Cinematic Spillover: Short Review of Lucy in the Sky 

  • Fox Searchlight Pictures

Here is a short review of Lucy in the Sky, which opens exclusively at the Santikos Bijou Cinema Bistro October 18.

Lucy in the Sky

Loosely based on a bizarre 2007 incident involving a pair of NASA astronauts, Lucy in the Sky stars Oscar-winning actress Natalie Portman (Black Swan) as Lucy Cola, a NASA astronaut who begins an extramarital affair with a fellow space explorer and then turns into a jilted lover when his eyes fix on someone new. In real life, NASA astronaut Lisa Nowak drove from Houston to Orlando to confront the woman her astronaut lover was seeing. During the confrontation at the airport, Nowak attempted to pepper spray the women inside her vehicle and tried to open the car door to get it. Subsequently, Nowak was arrested on a number of charges, including attempted kidnapping. As weird as this encounter was, Lucy in the Sky isn’t interested very much in the melodrama — a decision that actually should be commended. Instead, screenwriter Brian C. Brown (TV’s About a Boy) and debut screenwriter Elliott DiGuiseppi explore the deeper meaning behind the reason Lucy snaps and does something so out of character. It’s an ambitious effort that centers on the idea that Lucy somehow becomes emotionally disconnected to the world after coming home from space for the first time and realizing how trivial life is when compared to the all-encompassing universe. It’s a fascinating notion, but one that Brown, DiGuiseppi and first-time feature director Noah Hawley (TV’s Fargo) aren’t able to sustain in more than a superficial way. 2.5 out of 5 stars (not recommended)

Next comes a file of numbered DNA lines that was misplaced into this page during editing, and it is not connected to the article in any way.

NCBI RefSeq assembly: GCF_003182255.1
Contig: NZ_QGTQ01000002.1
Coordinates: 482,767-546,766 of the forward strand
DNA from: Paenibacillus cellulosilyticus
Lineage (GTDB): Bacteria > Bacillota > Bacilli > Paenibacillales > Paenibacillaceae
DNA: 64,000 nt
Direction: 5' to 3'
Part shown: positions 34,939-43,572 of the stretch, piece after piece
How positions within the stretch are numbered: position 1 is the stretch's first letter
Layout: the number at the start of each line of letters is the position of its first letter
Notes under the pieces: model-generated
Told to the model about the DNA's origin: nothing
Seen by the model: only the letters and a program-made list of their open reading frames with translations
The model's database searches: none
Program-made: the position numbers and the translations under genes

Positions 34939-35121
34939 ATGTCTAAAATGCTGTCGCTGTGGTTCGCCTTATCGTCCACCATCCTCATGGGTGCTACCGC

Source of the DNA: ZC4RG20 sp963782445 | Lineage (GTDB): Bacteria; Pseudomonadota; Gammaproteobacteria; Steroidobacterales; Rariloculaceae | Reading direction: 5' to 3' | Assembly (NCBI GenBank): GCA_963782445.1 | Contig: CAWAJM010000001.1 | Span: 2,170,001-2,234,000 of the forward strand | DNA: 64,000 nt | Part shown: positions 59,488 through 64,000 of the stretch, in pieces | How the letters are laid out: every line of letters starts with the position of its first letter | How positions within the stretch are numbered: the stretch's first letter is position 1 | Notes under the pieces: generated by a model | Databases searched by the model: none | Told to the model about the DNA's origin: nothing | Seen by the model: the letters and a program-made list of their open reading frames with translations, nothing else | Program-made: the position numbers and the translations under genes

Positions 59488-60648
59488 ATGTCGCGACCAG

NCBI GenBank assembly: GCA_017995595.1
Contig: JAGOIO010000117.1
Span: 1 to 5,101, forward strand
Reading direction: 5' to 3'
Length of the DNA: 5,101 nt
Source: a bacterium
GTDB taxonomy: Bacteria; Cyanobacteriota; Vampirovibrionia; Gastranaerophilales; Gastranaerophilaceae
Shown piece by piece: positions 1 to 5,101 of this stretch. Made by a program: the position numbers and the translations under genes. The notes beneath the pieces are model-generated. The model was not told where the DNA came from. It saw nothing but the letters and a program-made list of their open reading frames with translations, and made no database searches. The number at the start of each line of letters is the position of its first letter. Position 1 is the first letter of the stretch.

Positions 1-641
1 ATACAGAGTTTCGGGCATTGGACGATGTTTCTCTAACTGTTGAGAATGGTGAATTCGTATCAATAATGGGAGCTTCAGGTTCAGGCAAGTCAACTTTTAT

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March 25, 2020


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